Friends Emergency War Victs Rlf Cttee

53 Rue de Rivals,


8th Mear [Mar] / 20


Dear Père,


It is Monday morning now. The draft for £12.00 has just arrived — thanks very much. Thanks for your letter too which arrived last week. The weather here is still marvelously fine, but colder today.


Tuesday night I talked to Charles Owen & went to bed at 10.


Wednesday walked home long way round with Charles, discussing the problems & things in general. Received a very “gentil” note from Miss Ethel C Webb thanking me for a copy of my paper sent her by Mark. Went to Monthly Quaker Meeting at Brit where the question of Quaker Embassies was formally brought up.


Thursday (in morning) went to Opéra & procured tickets for the week for two nights. In afternoon I went off by myself to Malmaison (by tram from Port Maillot) went over Chateam, so dear to Joséphine, & to L’Aiglan, saw death mask of Napoleon & fine pictures of them all etc. I went for a delicious stroll into the Bois de St Cunufa [I think he refers to Cucufa?] & started to walk for St Cloud but realised that I should lose my dinner, so turned down to Rueil & caught tram there to M[??]ill.


It was a wonderful glimpse of French country in a lovely spring sunlight & twilight. The lake of St Cunufa was a dream. It was there that I asked my way of one of a big party of boys out with two mild young priests. I was immediately surrounded by the whole party of boys with their typically French friendly way — all anxious but unable to direct me to St Cloud.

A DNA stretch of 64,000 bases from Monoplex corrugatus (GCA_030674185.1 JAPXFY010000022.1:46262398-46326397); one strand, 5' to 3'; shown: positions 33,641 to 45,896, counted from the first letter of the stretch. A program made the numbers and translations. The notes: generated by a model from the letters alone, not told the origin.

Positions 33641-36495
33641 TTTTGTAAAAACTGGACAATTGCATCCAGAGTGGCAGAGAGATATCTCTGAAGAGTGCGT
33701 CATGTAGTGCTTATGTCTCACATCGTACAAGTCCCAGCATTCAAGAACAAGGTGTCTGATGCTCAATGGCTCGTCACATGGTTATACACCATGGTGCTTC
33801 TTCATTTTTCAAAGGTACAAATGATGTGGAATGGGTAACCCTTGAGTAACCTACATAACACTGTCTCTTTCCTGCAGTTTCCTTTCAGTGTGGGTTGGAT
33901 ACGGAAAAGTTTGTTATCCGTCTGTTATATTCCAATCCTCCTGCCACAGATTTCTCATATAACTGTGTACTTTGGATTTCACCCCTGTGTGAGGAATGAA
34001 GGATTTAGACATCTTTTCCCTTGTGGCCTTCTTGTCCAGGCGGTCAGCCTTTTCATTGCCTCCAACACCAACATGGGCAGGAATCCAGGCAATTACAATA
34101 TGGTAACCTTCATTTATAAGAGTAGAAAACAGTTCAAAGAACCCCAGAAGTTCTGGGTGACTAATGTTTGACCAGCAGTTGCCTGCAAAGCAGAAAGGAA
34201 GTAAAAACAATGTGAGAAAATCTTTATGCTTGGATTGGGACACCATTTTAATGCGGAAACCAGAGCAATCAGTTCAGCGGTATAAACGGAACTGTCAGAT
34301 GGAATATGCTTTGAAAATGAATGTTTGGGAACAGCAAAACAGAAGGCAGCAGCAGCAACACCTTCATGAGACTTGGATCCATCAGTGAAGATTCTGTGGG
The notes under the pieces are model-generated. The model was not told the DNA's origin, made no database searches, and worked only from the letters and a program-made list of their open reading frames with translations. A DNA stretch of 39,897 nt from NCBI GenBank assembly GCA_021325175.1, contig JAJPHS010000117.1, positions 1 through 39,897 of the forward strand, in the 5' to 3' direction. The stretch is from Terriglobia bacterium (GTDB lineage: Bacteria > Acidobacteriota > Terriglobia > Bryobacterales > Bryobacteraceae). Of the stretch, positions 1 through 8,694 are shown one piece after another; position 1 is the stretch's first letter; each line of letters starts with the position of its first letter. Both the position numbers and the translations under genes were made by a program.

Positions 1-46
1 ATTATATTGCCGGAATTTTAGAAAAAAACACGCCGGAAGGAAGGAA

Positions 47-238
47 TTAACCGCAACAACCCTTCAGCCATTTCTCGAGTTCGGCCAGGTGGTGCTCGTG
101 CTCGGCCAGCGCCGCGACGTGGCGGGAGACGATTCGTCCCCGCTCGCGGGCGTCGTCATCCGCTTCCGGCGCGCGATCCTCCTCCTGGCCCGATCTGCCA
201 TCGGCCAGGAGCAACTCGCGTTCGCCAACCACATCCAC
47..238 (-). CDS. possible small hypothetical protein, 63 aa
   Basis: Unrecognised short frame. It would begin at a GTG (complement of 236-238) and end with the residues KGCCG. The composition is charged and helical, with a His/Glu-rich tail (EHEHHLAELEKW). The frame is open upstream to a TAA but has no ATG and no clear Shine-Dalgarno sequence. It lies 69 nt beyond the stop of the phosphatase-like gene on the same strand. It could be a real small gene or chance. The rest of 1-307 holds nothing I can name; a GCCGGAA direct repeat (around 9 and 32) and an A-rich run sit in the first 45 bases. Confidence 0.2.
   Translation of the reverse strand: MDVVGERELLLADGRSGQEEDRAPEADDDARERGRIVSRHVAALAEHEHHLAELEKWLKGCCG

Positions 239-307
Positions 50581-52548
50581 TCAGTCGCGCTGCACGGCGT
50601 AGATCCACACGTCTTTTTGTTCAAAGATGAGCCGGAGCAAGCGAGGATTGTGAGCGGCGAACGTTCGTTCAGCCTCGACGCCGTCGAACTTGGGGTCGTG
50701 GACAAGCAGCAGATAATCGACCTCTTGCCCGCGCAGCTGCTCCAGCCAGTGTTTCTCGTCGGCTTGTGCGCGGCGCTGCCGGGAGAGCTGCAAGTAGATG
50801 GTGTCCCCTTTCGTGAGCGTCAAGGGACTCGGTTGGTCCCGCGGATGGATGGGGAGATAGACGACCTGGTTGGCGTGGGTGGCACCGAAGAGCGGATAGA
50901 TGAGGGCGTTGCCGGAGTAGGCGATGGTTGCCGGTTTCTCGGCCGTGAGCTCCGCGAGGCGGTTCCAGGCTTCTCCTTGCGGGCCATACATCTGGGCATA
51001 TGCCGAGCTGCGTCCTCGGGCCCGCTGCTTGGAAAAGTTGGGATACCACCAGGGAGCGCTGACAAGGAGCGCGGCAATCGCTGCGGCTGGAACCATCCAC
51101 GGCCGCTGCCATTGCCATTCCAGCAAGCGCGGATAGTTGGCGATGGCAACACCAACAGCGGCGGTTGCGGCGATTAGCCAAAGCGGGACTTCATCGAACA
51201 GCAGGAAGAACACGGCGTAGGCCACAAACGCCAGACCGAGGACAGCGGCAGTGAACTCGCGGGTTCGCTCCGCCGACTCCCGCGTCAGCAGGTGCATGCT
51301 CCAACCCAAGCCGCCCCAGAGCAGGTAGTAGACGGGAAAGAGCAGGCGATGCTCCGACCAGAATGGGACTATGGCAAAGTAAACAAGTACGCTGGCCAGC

Friday I wrote ltters to Mr T., & to Miss Smith (of the Commonwealth Assn).


Saturday I went with Vail[?] in the car up to the Louis Blam[?] garage, & then turned into the Butte Chaumont. Then in returning metro to the Luxembourg Musée & later wandered into the gardens.


In evening we had an Équipe Social at which the engagements of Miss Simmons, Miss Fletcher & Dorothea Jones were announced amid great amusement. I already knew the first. I had a very good idea of the last: but that of Miss Fletcher is of very recent & sudden development, to no other than Bennny Cooper, & took most of the people by surprise. Some of us think he deserved a better girl. She has great possibilities in her, but I personally doubt if he will ever touch them.


Sunday morning at 5 to 10 I met our friend Ethel C. Webb, & we attended a wonderful service at the Russian Church.


We then met Dorothea & Ms Shaw. We two returned to the Rue de Livres to lunch. In the afternoon we went to the Rodin Musée spending nearly a couple of hours there & returning to the Rue de la Sorbonne via Boulevarde Montparnasse & M. Meichel [? can’t find this].


She is a wonderful companion & the embodiment of fearlessness. One alternates between treating her as the slip of a girl she is & the keenly intellectual mind that she also is. Indeed her charm his [is?] in this very fine balance. One moment in her glee or in a more wistful mood she has something of the clinging way of a French girl: another moment you feel that she is complete mistress of the situation & of herself & is tactfully taking you into consideration. She always calls forth the best & highest thoughts in me, & any sentimental appeal is always subtle & subdominant in a way which surprises me greatly at times. She is something like Gerty Sandell, & like Gerty one of her most striking characteristics is a kind of courage. Amongst about a dozen of us at lunch she was just delightfully amused, but yet unlike an American girl in keeping rather quiet & seasoned, only joining in the general conversation when it touched her & speaking at length only when spoken to by myself or the chap the other side of her.


In evening I went to meeting.


But I must close.


Love to Mère & all

— Don